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Retaining Teacher Talent

Report 3. Convergence and Contradictions in Teachers’ Perceptions of Policy Reform Ideas

What do teachers who perceive themselves to be effective believe will improve overall teacher effectiveness?

Teacher Perceptions of Policy Options

Eliminating Teacher Tenure

What Teachers Say

What Researchers Say

There is no empirical evidence to indicate that eliminating teacher tenure completely is an effective way to improve teacher effectiveness because it has actually never been done. Although there have been no peer-reviewed studies empirically documenting that tenure makes it more difficult for administrators to manage or terminate ineffective teachers, Baratz-Snowden (2009) finds that due process requirements associated with tenure vary widely across states, with some having more burdensome and tortuous requirements than others. As of 2009, 43 states required three or fewer years of experience before being eligible for tenure; five states require four years, and two require five years (National Council on Teacher Quality, 2009); the differences in outcomes of these policies have not been rigorously studied, although a longer probationary period gives administrators more information about a teachers’ track record of effectiveness. Researchers and others are hopeful that making the achievement of tenure a more rigorous process, as it is in Minneapolis, will likely contribute to improved teacher effectiveness (Koppich, 2009; L. Nordgren, personal communication, September 10, 2009).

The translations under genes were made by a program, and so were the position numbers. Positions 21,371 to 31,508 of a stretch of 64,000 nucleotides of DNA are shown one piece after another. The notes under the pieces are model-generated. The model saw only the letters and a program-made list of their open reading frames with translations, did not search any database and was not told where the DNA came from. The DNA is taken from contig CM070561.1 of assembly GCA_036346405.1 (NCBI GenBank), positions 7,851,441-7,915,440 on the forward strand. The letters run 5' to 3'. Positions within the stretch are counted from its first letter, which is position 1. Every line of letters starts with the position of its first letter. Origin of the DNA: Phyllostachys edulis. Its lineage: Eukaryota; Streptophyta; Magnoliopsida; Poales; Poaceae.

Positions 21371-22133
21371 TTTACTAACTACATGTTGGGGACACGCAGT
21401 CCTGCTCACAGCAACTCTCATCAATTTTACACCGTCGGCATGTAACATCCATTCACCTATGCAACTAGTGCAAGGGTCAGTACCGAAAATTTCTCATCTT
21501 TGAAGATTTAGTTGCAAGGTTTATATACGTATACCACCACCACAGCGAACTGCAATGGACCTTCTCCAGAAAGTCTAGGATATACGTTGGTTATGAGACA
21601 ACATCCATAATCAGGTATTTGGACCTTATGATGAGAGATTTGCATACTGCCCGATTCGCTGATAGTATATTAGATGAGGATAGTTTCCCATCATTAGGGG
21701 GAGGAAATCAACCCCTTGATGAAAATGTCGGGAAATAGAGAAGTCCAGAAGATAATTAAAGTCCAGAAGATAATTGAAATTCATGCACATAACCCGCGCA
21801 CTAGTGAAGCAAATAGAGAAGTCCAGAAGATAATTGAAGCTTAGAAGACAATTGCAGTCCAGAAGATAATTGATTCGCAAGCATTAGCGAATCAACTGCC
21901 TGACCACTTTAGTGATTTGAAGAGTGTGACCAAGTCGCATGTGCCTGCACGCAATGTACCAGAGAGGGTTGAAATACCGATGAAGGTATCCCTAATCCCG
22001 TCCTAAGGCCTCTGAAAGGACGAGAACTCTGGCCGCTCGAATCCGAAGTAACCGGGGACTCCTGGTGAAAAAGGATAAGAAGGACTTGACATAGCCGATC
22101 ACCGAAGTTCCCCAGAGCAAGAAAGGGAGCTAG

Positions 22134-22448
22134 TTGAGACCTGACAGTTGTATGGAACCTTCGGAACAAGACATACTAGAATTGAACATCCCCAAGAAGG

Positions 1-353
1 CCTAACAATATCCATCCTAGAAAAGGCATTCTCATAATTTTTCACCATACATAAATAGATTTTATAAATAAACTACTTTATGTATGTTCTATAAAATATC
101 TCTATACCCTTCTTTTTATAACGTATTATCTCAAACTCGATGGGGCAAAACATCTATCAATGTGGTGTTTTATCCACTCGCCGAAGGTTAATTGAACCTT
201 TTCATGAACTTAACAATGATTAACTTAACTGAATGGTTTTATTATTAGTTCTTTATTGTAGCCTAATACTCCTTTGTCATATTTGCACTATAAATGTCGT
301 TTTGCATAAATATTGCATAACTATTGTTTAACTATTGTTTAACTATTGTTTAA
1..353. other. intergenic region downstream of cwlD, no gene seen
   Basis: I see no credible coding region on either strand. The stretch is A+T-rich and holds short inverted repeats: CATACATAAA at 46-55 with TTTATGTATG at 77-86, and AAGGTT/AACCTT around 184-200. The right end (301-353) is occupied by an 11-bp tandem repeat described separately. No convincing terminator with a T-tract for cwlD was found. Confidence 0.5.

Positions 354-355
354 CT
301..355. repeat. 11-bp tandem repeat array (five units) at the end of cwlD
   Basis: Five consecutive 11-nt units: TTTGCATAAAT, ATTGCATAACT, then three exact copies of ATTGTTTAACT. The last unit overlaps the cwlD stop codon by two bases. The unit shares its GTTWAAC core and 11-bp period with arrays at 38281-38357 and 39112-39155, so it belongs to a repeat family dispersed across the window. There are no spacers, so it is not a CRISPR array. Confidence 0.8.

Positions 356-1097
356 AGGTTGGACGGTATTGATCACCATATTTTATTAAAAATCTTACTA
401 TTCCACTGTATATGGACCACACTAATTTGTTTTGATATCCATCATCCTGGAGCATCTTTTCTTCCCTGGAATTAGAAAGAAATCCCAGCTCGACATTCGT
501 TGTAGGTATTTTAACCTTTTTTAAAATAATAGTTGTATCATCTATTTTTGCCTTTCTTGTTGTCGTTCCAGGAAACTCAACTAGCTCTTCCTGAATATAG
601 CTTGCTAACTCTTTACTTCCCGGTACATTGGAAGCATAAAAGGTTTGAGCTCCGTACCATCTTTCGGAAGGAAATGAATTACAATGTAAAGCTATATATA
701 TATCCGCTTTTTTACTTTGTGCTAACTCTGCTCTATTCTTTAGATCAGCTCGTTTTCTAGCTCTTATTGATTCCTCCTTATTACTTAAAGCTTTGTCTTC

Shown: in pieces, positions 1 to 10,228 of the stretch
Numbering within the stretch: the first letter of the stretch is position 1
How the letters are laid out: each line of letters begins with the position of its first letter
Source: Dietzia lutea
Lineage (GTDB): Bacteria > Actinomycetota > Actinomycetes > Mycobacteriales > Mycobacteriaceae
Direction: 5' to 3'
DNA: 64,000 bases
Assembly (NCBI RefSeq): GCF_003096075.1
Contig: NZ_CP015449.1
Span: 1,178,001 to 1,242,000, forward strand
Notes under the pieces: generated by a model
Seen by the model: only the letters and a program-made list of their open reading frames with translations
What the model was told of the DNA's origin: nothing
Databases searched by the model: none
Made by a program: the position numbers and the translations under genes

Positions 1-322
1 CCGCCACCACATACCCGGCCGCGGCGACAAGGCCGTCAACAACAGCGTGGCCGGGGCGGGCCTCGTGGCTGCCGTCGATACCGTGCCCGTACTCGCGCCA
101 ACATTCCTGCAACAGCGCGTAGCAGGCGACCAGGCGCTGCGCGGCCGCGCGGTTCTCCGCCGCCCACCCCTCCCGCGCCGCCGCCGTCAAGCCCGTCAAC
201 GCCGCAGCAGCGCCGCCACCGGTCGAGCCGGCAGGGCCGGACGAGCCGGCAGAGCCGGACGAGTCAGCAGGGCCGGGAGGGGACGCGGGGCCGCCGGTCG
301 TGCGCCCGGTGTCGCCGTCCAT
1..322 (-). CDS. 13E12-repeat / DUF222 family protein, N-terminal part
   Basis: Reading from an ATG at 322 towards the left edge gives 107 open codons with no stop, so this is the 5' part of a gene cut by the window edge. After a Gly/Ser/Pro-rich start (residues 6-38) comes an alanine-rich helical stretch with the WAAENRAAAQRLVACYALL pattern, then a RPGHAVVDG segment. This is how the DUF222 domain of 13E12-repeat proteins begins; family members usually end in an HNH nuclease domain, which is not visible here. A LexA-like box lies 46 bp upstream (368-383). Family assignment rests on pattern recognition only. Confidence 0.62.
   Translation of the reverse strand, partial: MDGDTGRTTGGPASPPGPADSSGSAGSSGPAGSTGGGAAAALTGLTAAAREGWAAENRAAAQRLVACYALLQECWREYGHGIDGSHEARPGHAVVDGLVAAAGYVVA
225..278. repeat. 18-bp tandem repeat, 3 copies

Tying Teacher Rewards to Their Students’Performance

What Teachers Say

What Researchers Say

Although there are numerous efforts under way to tie teacher compensation to student performance, many of these programs are in their infancy, so evidence of their impact on teacher effectiveness and student learning remains sparse but promising (Podgursky & Springer, 2007). Moreover, pay-for-performance programs tend to embody numerous reforms,2 so separating the effects of compensation changes based on student achievement from other changes to teacher support systems is difficult. Nevertheless, there exists limited but growing evidence that pay-for-performance programs are beginning to improve teacher retention (Glazerman, McKie, Carey, 2009; Podgursky & Springer, 2007), especially among teachers who receive a bonus based on their effectiveness (Springer et al., 2009).


 

2 For example, in addition to tying teacher compensation to student learning outcomes and other measures of teacher quality, the Teacher Advancement Program (TAP) includes additional job-embedded professional development opportunities for teachers, including mentoring, changes to teacher evaluation processes, and teacher career advancement opportunities (for more information about TAP, see http://www.tapsystem.org/). For another example, the Minnesota Quality Compensation (Q Comp) program requires not only that 60 percent of teacher pay increases be based on measures of student achievement but also that schools provide career ladders and job-embedded professional development opportunities and evaluate teachers using instructional observations and standards-based assessments (for more information, see http://cecr.ed.gov/initiatives/maps/pdfs/CECR_MN_QComp.pdf).

 

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